Speech Plan 2 – Outline

Plan a five-minute speech about anything that really matters to you (that’s generally civil to your classmates and PG or G-rated). Apply everything you’ve learned.

Your presentation must include a thesis and two to four supporting points.

Each point must be supported by a minimum of three sources/pieces of evidence:

  1. story
  2. statisitic or expert testimony
  3. Story, statistic, or expert testimony.

The sources must be varied–a minimum of three different sources per point.

The presentation will be delivered conversationally from your outline (no reading from a word-for-word script or memorizing).

IMPORTANT TIP: Find evidence first; then let that evidence tell you what your points will be, and next let the points tell you what the thesis is (evidence -> points -> thesis).
If you to build it in the opposite direction (thesis -> points -> evidence) you will struggle to find evidence that fits your points.

To receive credit for this outline – you must receive instructor input and a number grade at least 24 hours before the speech is due.

An outline that earns all the possible points will:

  • be complete—contain all the evidence and points
  • be self explanatory—no additional explanation will be needed to clearly understand the points and evidence
  • include a clear citation of all sources
  • include a label for each point and piece of evidence (story, stat, etc.)
  • be laid out exactly like the example below

Somewhere in the outline in red, include one (ETHOS), one (PATHOS), two (ANTICIPATE OBJECTIONS), two (AUDIENCE ADAPTATION), and two (CHOOSE WORDS WITH EFFECTIVE CONNOTATION).

Note: Your audience consists of college students who live in the Janesville area, so for audience adaptation, include one item in your speech about a college student (or about being a college student), and include one item about Janesville or the surrounding area.

Don’t forget, you need:
Two to four supporting points.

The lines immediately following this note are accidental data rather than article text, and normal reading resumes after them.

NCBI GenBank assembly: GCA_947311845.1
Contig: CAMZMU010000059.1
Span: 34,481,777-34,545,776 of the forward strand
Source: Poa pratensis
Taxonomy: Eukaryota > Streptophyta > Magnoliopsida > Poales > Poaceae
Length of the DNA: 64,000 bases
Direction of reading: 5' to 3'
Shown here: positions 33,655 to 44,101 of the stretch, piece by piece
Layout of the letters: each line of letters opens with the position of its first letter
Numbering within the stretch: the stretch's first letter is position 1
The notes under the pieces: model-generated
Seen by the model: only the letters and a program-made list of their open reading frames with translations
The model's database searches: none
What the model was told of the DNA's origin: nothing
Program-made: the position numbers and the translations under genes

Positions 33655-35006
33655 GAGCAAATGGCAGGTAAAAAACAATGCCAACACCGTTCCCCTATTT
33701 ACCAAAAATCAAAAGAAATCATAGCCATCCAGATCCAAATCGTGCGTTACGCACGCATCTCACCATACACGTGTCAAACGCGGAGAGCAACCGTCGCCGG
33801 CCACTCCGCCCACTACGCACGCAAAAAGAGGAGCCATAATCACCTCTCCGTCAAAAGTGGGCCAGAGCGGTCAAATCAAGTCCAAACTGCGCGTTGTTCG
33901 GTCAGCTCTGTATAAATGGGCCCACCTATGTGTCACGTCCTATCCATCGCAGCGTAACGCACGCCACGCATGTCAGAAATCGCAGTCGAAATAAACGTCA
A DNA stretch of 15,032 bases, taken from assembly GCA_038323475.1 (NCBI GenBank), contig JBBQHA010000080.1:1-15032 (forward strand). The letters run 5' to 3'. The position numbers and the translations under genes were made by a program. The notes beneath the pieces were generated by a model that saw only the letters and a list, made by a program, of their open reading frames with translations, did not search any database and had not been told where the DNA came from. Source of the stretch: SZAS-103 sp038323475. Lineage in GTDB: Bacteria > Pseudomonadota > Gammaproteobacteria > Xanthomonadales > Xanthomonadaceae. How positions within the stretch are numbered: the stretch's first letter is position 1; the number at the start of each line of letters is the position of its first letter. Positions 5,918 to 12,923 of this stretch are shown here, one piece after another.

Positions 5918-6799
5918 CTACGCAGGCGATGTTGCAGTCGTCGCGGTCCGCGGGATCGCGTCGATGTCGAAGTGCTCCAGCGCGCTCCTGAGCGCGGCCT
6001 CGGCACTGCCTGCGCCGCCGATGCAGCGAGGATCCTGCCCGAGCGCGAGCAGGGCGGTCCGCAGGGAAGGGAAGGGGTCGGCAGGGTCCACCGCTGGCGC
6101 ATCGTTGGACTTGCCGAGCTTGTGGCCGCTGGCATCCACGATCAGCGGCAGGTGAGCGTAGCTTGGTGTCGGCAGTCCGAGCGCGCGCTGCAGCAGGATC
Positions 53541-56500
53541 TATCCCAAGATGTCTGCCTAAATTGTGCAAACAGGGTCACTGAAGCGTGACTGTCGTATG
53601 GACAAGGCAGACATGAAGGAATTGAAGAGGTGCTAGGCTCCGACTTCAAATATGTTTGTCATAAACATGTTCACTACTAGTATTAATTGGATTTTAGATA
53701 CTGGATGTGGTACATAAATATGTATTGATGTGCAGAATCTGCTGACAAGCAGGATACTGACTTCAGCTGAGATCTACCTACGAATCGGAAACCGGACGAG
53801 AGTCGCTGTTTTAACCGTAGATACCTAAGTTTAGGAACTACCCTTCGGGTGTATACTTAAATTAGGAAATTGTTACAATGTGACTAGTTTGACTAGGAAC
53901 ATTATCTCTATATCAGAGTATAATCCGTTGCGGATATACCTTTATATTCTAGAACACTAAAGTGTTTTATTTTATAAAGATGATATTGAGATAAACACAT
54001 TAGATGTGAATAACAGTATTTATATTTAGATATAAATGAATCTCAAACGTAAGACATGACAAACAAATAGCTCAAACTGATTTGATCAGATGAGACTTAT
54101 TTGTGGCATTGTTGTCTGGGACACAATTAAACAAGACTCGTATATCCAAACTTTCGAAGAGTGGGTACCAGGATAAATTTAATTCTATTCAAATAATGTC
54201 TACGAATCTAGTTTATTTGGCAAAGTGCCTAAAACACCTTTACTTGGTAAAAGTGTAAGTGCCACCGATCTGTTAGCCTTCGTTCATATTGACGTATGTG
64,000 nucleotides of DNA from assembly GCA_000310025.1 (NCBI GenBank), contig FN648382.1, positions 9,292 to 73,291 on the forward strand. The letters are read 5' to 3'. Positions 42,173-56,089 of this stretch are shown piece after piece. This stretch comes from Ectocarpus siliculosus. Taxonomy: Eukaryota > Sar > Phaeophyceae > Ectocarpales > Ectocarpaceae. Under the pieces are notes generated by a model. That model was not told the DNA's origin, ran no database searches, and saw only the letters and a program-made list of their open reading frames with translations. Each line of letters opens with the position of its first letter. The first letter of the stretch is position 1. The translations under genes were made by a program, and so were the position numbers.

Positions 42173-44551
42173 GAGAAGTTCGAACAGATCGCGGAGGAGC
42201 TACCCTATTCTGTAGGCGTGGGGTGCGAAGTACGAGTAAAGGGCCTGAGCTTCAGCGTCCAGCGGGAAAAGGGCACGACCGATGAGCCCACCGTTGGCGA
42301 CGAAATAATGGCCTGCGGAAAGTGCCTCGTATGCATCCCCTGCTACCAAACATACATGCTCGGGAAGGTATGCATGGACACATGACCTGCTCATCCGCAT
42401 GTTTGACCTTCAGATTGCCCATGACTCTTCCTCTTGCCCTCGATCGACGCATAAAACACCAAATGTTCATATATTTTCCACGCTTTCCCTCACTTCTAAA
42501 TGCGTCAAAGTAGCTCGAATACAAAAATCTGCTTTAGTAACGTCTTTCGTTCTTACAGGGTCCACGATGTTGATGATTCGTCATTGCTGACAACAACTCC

Three different, persuasive sources for each point.
At least one story for each point. (A story is one thing that happened one time to one person, team, village etc.)

Example:

SPEECH PLAN 2 – OUTLINE

INTRODUCTION:

ATTENTION-GETTER: Close your eyes…concentration on your breathing…good air in…bad air out… Depression can be like carrying an elephant. (rather than “depression can be difficult” CHOOSE WORDS WITH EFFECTIVE CONNOTATION)

BACKGROUND: I struggled with depression but meditation has helped a ton (ETHOS)

DEFINITIONS: Depression is a word that’s used a lot but according to the American Psychological Association…

STATE POINTS (PREVIEW): Meditation can help people overcome (rather than “be cured of” CHOOSE WORDS WITH EFFECTIVE CONNOTATION) depression and lower blood pressure.

THESIS: Meditation has important uses.

BODY:

Supporting Point 1 –  You might think that nothing but medication can help serious depression (ANTICIPATE OBJECTIONS) but meditation can make a huge difference.

Evidence statistic – 78% of patients who used meditation to overcome depression saw a statistically significant reduction in depressive symptoms.
Source – Journal of the American Medical Association, 2011

Evidence story – College student (AUDIENCE ADAPTATION), Jim Triniston, nearly flunks out his last semester at the University of Nevada because of depression but overcomes it using meditation. Before meditation, he had created a noose to hang himself but walked past a flyer on a campus kiosk advertising a meditation group and decided to try it first. (PATHOS)